A more inclusive and diverse IP system fosters the innovation we need to build a future that is sustainable, where people and the planet thrive. (Photo: skynesher / E+)

Ways to narrow the gender gap: Findings from GLIPA and CAINNO

The GLIPA/CAIINNO study highlights four key actions to help Latin American countries reduce the gender gap in patenting, as follows:

Through its IP education and awareness programs,
like this training at the University of San Andrés in
Buenos Aires, Argentina, GLIPA is drawing new users
to the IP system and equipping them with
the knowledge and skills they need to use IP rights
effectively. (Photo: Courtesy of GLIPA)
  1. Closer collaboration with organizations like WIPO to support efforts to overcome bottlenecks and standardize the collection of IP data, especially with respect to gender, from IP offices around the world.
  2. Better and easier access to these data will help to establish a clear picture of how the IP system is being used around the world and by whom. It will also help ensure the development and implementation of effective policies and strategies to encourage greater participation in the IP system by more diverse groups, including women. This is important, because such participation will enrich the pipeline of available technologies, thereby maximizing our chances of achieving sustainability goals and addressing the unprecedented challenges facing humanity.
  3. Reaching out to women inventors and actively encouraging them to engage with the IP system is crucial. This requires close collaboration among all those who influence the IP landscape, including government, business associations, civil society such as CAIINNO and GLIPA, local innovators and others.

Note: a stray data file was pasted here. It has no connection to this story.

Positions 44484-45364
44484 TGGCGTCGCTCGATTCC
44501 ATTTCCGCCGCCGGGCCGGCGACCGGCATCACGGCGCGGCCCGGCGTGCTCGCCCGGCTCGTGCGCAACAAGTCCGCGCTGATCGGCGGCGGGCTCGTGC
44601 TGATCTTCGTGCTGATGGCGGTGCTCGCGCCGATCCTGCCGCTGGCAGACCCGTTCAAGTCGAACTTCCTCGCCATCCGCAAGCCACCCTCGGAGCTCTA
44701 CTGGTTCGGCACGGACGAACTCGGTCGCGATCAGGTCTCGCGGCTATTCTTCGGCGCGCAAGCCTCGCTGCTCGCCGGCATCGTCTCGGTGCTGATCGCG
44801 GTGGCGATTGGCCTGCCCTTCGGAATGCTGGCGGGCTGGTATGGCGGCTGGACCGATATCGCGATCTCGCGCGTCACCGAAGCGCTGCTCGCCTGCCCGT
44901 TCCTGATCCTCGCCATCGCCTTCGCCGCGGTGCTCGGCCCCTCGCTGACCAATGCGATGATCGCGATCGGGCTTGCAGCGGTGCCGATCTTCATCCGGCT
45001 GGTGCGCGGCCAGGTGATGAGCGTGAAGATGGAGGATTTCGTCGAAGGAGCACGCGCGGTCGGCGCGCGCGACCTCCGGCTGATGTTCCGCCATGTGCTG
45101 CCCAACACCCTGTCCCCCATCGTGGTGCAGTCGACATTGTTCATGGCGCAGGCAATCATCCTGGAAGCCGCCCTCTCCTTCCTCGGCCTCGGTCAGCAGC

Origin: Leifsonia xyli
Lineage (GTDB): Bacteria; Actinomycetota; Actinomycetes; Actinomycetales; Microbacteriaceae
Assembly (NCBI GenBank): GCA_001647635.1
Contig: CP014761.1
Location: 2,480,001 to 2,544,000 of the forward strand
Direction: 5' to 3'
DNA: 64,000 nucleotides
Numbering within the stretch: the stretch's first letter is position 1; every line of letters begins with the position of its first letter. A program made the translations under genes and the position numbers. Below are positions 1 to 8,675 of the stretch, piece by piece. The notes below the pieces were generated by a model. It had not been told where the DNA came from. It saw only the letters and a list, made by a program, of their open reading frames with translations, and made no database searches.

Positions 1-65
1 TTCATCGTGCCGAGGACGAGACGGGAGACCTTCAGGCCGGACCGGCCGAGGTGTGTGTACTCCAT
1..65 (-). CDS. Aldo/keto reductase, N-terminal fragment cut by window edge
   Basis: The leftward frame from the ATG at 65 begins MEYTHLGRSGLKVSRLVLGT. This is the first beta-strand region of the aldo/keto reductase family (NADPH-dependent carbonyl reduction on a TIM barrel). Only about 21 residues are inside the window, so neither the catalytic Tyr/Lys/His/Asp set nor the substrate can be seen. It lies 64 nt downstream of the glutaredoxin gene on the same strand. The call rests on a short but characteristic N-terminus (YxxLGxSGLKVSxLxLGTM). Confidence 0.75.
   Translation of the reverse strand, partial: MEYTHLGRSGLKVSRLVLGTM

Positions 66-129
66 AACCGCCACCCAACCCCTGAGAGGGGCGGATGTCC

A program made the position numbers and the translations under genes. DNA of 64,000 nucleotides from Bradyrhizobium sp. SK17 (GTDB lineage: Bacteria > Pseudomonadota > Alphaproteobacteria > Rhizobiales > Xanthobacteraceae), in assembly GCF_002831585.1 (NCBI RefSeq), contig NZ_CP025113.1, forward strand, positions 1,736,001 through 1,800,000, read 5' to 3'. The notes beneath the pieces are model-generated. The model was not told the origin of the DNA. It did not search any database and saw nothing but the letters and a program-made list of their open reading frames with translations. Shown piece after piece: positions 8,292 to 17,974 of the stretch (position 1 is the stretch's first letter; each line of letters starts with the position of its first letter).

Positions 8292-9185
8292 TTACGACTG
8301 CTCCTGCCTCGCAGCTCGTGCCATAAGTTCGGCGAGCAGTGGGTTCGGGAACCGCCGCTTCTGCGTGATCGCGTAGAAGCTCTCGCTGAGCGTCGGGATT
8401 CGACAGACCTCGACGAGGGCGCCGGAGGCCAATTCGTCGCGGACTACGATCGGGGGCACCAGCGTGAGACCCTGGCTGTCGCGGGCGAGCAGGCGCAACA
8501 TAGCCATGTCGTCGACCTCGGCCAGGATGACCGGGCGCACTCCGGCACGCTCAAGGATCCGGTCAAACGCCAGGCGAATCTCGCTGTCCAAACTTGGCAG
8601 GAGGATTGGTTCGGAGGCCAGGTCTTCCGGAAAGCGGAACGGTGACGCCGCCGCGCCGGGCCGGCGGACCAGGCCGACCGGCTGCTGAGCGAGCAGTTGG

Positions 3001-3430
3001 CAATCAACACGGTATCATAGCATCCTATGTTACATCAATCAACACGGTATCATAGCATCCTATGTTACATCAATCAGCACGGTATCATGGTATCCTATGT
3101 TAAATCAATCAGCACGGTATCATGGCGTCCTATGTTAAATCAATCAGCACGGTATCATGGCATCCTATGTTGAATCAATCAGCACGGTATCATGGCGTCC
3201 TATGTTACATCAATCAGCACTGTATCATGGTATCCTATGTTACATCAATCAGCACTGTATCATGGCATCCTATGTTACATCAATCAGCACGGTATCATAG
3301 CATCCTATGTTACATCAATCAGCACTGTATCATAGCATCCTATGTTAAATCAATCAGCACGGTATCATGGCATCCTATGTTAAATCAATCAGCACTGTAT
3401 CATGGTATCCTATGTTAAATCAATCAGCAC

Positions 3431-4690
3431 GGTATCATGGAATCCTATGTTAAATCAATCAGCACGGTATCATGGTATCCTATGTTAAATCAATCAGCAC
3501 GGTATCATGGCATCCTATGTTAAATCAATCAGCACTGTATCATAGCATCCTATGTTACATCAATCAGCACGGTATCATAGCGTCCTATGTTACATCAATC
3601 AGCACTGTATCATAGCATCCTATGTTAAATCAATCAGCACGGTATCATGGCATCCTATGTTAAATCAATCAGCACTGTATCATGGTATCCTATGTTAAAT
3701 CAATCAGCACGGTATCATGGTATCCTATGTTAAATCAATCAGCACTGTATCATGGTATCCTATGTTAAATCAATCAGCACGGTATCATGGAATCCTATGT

4. We also need to rethink IP education. This involves moving beyond seeing IP exclusively as a technical legal field, and broadening our approach to ensure IP is seen as a practical toolkit for inventors, creators, and entrepreneurs to translate their ideas into thriving businesses. To achieve this, we need to encourage universities to focus on IP skills building and entrepreneurship. We also need to start teaching children about IP at school. This will give them a solid grasp of the principles of the IP system and a better understanding of the role IP can play in enabling them to achieve their ambitions.

As GLIPA celebrates its first anniversary, we look forward to maintaining the momentum we have built, and the progress made in breaking down barriers to accessing IP. On World Intellectual Property Day 2024, we celebrate the world’s innovators, creators, and entrepreneurs. And we invite anyone interested in joining forces with us to help bridge the gender divide in innovation and IP and improve our chances of achieving a sustainable future. Find out more about our movement on GLIPA website.

Together we can take steps to support the development of a more inclusive and diverse IP system that fosters the innovation we need to build our common future.